The Spring Farmers’ Market Haul for You and Your Dog
8 in-season and vet-recommended fruits and veggies that make for healthy, sustainable snacks for your pet.
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People go to farmers’ markets for a number of reasons. Some want to support local businesses, others are delighted by the freshest produce available, and a select few just want to selfie with raw eggplant. But tacky Instagram habits aside, there’s another motive you might not be aware of — dogs can also share in nature’s bounty. Giving your pet a fruit or veggie snack, as a treat, is a great way to add extra vitamins and minerals to their diet. We asked Dr. Linda Simon, a consulting veterinarian at FiveBarks, which spring crops are good for your dog and why.
“While a complete dog food should contain all of the nutrients your dog needs, you can offer small portions of fruit and vegetables to their diet,” says Dr. Simon. “Though not necessary, dogs enjoy the taste, texture, and variety on offer from nature. As many fruits and veggies have health benefits, they’re a much better option than processed dog biscuits and treats.”
Not only are in-season fruits and vegetables tastier, but they’re also one element of eating more sustainably. We’re used to being able to buy strawberries in winter or oranges in summer, but those off-peak options most likely traveled long distances to get to us. Fruit from this season’s harvest is usually grown closer to home. If you have access to a farmer’s market, purchasing produce also goes hand-in-hand with eating locally.
As a general rule, you should talk to your vet before introducing anything new into your dog’s regular diet. Dogs come in all shapes and sizes and their dietary requirements are varied. Keep in mind that nutritionally-balanced food should still make up the bulk of fido’s meals, while fruits and vegetables can be given to them as a topper or treat. Dr. Simon even has a tip for hotter days: “Why not blend some healthy fruit and vegetables into water and freeze them? Your dog will love this!” Below, we’ve listed the best dog-approved spring produce.
Carrots are a year-round supermarket staple, but they’re only in season from late spring through fall. They also come in shades of orange, purple, red, white and yellow. We know that Bugs Bunny’s favorite vegetable is good for humans, but carrots also make a delicious, low-calorie snack for pups.
“Carrot is my all-time favorite veggie treat for dogs. Not only is it packed with Vitamin A (important for skin and coat health), it is also nature’s toothbrush,” says Dr. Simon. “The hard surface of a raw carrot is perfect for removing calculus and preventing tartar building up on your dog’s teeth. Replace your dog’s dental stick with a raw carrot and you’ll also be cutting down on their calories.”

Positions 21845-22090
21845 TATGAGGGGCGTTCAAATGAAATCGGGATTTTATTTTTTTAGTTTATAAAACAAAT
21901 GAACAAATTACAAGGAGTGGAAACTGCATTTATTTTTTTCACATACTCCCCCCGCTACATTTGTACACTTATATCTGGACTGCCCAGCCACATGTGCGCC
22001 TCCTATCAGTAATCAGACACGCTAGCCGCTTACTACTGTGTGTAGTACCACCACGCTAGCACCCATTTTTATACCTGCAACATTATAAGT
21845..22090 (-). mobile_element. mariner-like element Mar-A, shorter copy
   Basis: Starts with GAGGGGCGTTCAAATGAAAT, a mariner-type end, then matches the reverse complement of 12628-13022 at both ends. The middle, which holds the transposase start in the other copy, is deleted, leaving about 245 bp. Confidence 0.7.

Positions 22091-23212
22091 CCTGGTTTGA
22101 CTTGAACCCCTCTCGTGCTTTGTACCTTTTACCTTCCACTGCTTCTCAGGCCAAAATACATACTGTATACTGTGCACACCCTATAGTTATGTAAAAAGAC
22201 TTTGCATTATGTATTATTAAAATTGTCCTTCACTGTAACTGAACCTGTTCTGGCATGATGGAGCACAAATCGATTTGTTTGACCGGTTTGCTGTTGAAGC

Your furry friend can munch on either raw or cooked carrots, but because these root vegetables contain cellulose, which is almost entirely indigestible by dogs, it’s best to steam or puree them. If you do feed your dog raw carrots, cut the vegetable into sticks that are appropriate for their size to reduce the risk of choking, and supervise them while they eat.
Crisp and snappy, green beans come into season from around May to October. We love them roasted and seasoned with a little bit of olive oil, lemon pepper, garlic, and red pepper flakes — but when it comes to your dog, plain is best. Your dog can snack on them raw, steamed, blanched, or canned, but if you buy a prepared option, check the ingredients list to ensure that it’s free from salt and other seasonings. Cut green beans to an appropriate size for your pup before giving it to them.
Green beans are low in calories and packed with vitamins and minerals, such as dietary fiber, protein, and Vitamins A, C, and K, as well as calcium, potassium, and phosphorus. While it’s not a common allergy, some dogs are allergic to green beans and may develop dry, itchy skin or even hives from eating them.
Nothing screams “spring” quite like pasta tossed with sautéed asparagus, cherry tomatoes, and fresh peas — be they garden peas, snap peas, or snow peas, which are all in peak season from spring through early summer. “Peas pack a powerful punch. High in protein and fiber and with a tempting, sweet taste, they can be added to your dog’s main meal,” says Dr. Simon. “Low in calories, they provide a range of vitamins and minerals including Vitamin A, B, and K as well as zinc and magnesium.”
Your hound will love fresh or steamed peas sprinkled over their kibble as a topper or as a treat. If you give them snap or snow peas, be sure to shell them first.